All content on this website is intended for general information only, and should not be construed as legal advice, tax advice, or financial advice applicable to your particular situation.  No attorney-client relationship is created unless and until a binding written representation agreement is signed by both you and our office. Before taking any action based on this website, you should consider your personal situation and seek professional advice.

 

Building Castles in the Sand? Asset Protection for your Family, Business, and Real Estate in Pennsylvania.

Hello All.  Are you passionately working hard every day to build your dream career or small business but neglecting the important, but never quite urgent (until it’s too late), task of creating an asset protection strategy for your family and business?  Are you also unknowingly leaving your family and business assets to the mercy of a plaintiff’s attorney working on a contingent fee basis for their clients, who could sue you, with their attorney seeking to access your personal assets?

While there is no true security in this world, and we are all building castles in the sand, here are some very basic and affordable strategies and techniques in Pennsylvania to build solid, sturdy, “castles”  on rockier ground with surer footing.   

  • Incorporate:  First, your small business in almost all circumstances should be operated as a separate legal entity from yourself.  Let it take the fall, not you.  For most small businesses a Limited Liability Company (LLC) or a S-Corporation is the best choice.  The purpose of these entities is to provide an iron shield between your personal assets and business assets.  If your business is sued for any reason, and the entity is managed properly, the potential plaintiff or creditor will not be able to touch your personal assets like your home, retirement, etc…  The real key is the entity being “managed properly” and you dutifully performing the required “corporate formalities” that we can discuss with you. If the entity is not managed properly a good attorney can “pierce the corporate veil”, have access to you personal assets, and wash your castle away.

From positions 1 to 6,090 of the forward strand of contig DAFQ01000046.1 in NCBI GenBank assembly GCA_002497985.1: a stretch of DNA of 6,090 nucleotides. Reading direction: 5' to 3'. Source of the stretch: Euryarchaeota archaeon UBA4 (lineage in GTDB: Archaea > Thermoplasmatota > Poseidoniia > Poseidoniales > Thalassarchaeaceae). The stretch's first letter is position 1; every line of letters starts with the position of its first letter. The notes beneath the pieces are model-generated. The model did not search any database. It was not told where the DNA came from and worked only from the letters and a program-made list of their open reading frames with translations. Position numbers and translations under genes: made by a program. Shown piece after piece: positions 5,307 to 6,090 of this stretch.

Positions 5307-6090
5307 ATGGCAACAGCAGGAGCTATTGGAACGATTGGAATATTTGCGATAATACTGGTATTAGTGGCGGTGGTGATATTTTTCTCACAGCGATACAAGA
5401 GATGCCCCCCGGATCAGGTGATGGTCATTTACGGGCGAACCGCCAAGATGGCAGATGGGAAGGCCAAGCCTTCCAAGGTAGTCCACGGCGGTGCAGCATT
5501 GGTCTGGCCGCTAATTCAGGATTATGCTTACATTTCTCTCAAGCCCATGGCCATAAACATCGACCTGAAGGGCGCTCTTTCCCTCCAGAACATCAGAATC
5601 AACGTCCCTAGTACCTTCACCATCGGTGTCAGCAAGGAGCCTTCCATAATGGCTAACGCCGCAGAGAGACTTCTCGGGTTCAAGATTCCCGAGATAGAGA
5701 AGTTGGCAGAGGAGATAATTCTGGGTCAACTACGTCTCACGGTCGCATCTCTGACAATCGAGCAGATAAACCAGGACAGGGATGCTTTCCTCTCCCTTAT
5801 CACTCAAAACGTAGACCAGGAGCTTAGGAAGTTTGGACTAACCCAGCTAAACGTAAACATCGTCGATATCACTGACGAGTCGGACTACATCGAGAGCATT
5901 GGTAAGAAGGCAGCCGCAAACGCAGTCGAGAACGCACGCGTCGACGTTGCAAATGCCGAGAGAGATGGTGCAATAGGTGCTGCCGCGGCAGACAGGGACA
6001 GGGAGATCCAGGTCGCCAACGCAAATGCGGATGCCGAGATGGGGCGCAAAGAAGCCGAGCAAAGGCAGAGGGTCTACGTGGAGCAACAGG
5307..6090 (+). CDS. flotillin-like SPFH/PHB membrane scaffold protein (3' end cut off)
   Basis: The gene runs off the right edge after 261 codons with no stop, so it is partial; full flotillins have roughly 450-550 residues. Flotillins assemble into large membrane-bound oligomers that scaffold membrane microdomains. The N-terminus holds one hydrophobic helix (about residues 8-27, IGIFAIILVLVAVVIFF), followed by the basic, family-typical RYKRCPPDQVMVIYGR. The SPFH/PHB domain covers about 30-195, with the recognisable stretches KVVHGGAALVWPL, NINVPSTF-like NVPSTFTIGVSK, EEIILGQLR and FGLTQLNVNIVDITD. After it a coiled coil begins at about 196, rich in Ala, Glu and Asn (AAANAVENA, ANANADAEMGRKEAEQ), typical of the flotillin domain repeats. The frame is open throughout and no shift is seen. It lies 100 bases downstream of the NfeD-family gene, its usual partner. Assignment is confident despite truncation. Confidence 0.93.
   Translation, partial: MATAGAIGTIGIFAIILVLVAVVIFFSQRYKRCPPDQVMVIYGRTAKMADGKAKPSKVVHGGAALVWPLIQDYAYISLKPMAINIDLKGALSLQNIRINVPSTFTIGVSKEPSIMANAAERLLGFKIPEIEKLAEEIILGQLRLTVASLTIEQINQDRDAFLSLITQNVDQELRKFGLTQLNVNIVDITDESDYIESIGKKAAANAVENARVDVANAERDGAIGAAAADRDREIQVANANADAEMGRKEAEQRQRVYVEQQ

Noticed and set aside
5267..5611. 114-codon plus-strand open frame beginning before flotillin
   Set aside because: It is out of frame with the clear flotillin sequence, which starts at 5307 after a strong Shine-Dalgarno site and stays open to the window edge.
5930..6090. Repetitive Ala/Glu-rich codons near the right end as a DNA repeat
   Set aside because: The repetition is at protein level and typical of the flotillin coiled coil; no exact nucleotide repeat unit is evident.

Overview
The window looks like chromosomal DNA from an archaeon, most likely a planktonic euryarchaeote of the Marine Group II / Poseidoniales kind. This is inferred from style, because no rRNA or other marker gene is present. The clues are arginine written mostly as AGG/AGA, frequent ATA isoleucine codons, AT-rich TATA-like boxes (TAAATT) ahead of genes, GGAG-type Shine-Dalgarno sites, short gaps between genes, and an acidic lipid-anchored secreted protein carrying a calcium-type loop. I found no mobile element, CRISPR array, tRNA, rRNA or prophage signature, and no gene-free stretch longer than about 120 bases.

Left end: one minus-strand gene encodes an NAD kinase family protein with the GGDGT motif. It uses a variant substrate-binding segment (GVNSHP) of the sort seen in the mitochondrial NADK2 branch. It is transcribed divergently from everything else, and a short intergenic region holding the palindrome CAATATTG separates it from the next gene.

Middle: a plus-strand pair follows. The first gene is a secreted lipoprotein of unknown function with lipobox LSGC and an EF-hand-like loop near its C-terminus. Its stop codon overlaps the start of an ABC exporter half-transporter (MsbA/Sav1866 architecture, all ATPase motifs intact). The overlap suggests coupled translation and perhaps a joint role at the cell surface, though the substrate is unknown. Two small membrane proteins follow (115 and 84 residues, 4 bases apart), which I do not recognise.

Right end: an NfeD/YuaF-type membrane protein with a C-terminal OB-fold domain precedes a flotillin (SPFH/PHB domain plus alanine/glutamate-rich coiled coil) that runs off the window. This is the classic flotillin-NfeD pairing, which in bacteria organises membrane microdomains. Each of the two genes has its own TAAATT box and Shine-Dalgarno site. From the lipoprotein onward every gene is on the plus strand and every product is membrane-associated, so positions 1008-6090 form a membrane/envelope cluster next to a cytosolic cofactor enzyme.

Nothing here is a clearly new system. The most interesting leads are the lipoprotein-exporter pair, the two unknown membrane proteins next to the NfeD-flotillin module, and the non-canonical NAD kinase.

• Which One?  Generally speaking, an LLC will give you more flexibility with less formalities, but in some cases an S-Corp is the better choice.  Both of these entities avoid the “double tax” problem whereby earned income is taxed twice, both when earned by the entity and when paid to you as a salary, inherent in the classic C-Corporation.  An LLC can elect to be taxed as an S-Corp which can in certain cases be beneficial in reducing your self employment tax burden.  Pennsylvania professionals (doctors, lawyers, etc..) must be set up as either a Professional Corporation (PC) or a Restricted Professional Limited Liability Company (RPLLC). The RPLLC in Pennsylvania has a burdensome annual fee per LLC member, which can factor into the entity decision.  Entity selection should be a team sport with your accountant, insurance agent, and attorney working together with you to decide which is best.